The Hitchhiker's Guide to the Galaxy Audible Audiobook – Unabridged
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Audible Audiobook, Unabridged
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Together this dynamic pair begin a journey through space aided by quotes from The Hitchhiker's Guide ("A towel is about the most massively useful thing an interstellar hitchhiker can have.") and a galaxy full of fellow travelers: Zaphod Beeblebrox, the two-headed, three-armed ex-hippie and totally out-to-lunch president of the galaxy; Trillian, Zaphod's girlfriend (formally Tricia McMillan), whom Arthur tried to pick up at a cocktail party once upon a time zone; Marvin, a paranoid, brilliant, and chronically depressed robot; and Veet Voojagig, a former graduate student who is obsessed with the disappearance of all the ballpoint pens he bought over the years.
Where are these pens? Why are we born? Why do we die? Why do we spend so much time in between wearing digital watches? For all the answers stick your thumb to the stars. And don't forget to bring a towel!
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|Listening Length||5 hours and 51 minutes|
|Whispersync for Voice||Ready|
|Audible.com Release Date||April 28, 2005|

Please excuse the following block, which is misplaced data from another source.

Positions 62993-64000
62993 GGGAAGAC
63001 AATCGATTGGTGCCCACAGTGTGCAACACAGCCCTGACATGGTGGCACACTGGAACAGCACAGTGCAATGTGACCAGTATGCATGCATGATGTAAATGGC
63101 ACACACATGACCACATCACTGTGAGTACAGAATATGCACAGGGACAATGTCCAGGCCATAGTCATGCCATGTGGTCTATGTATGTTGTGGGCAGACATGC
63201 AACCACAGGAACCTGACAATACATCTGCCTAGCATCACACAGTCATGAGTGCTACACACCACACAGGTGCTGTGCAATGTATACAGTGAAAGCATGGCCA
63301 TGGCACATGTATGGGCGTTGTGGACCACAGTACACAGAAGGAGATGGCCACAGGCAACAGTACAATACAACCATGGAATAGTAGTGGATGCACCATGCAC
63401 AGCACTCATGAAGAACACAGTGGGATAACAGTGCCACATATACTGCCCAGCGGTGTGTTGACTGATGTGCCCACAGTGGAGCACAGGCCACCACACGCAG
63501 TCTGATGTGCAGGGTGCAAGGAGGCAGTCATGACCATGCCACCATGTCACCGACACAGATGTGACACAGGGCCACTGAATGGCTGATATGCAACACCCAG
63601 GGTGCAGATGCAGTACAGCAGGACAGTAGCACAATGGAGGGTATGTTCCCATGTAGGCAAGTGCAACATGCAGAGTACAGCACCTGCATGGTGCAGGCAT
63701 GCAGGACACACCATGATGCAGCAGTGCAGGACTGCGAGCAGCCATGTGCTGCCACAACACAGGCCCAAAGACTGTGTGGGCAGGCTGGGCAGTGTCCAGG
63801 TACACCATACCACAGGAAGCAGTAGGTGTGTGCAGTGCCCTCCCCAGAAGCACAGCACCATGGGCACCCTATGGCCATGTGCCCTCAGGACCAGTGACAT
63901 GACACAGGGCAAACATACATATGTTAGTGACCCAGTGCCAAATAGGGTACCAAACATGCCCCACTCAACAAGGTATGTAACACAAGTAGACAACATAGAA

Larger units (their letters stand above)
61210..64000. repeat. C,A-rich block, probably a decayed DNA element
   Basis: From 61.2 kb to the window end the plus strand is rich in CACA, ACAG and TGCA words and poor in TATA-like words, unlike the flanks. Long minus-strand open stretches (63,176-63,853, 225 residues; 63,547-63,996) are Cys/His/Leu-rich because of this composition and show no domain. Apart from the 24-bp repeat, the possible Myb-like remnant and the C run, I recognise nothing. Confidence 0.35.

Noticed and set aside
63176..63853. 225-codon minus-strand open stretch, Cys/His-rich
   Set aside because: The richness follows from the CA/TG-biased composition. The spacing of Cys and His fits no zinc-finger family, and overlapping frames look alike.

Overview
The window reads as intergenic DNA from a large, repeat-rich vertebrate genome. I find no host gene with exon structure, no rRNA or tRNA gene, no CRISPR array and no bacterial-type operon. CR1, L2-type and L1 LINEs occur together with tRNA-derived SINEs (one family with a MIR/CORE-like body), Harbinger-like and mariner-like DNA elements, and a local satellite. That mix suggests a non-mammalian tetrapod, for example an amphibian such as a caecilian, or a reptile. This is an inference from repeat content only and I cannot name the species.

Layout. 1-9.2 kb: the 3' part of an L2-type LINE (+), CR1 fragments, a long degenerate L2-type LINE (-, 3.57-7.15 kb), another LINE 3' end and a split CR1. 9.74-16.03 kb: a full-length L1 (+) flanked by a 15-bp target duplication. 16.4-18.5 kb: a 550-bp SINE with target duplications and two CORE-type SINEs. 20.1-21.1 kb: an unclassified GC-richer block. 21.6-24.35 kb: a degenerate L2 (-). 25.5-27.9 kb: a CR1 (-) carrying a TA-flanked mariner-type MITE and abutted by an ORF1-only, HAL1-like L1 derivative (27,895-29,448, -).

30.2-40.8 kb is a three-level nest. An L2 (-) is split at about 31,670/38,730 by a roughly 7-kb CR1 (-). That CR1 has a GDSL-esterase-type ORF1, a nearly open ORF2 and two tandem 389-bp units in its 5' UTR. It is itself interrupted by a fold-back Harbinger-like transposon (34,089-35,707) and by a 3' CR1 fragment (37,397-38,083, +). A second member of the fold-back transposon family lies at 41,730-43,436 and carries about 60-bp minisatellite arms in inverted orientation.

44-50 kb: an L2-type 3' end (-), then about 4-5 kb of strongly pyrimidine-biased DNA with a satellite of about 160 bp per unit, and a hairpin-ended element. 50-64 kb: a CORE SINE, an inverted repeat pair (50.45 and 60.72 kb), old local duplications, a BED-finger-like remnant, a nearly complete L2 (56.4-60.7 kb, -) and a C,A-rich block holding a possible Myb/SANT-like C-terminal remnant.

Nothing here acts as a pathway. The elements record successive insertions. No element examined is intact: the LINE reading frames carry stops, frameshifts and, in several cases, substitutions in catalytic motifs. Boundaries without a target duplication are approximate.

|Publisher||Random House Audio|
|Best Sellers Rank||
#158 in Audible Books & Originals (See Top 100 in Audible Books & Originals)
#1 in Humorous Science Fiction (Audible Books & Originals)
#2 in Humorous Science Fiction (Books)
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But, alas, the book is more complicated than that. It is more like, what if you know for certain that identifiable flying objects piloted by alien beings are in close proximity, and you have the coded electronic transporter boarding pass device, granting you unlimited access to go anywhere in the universe, right there in your hot little hand.
You find that this quite interesting group of individuals demonstrates great camaraderie and superlative rapport in their timely interactions. They provide keen insight, regarding their interpretations of recent events and take on a variety of pertinent subjects. Such as: "what should we do next in order to survive imminent disaster?"
Basically, they learn to get along exceedingly well together as they travel through the galaxy in a space ship they've somehow managed to commandeer and fly out to distant points as yet unknown. The space ship, incidentally, as it turns out, incorporates the latest and greatest technology ever seen anywhere.
Again, the book is cleverly written, of a deeply philosophical nature, and incredibly fun to read. I'd recommend it to anyone. "The Restaurant at the End of the Universe" is the next title in the book series.
R. Royce saw the note attached to the refrigerator with a small magnetic ornament in the shape of a wild-flower. It read, "We decided to let you sleep in. Be back in a jiffy with your truck of chinchillas."
"Good morning, Royce," said Cornelius Korn. "Are you ready to travel?"
"Where is everyone?" asked Royce.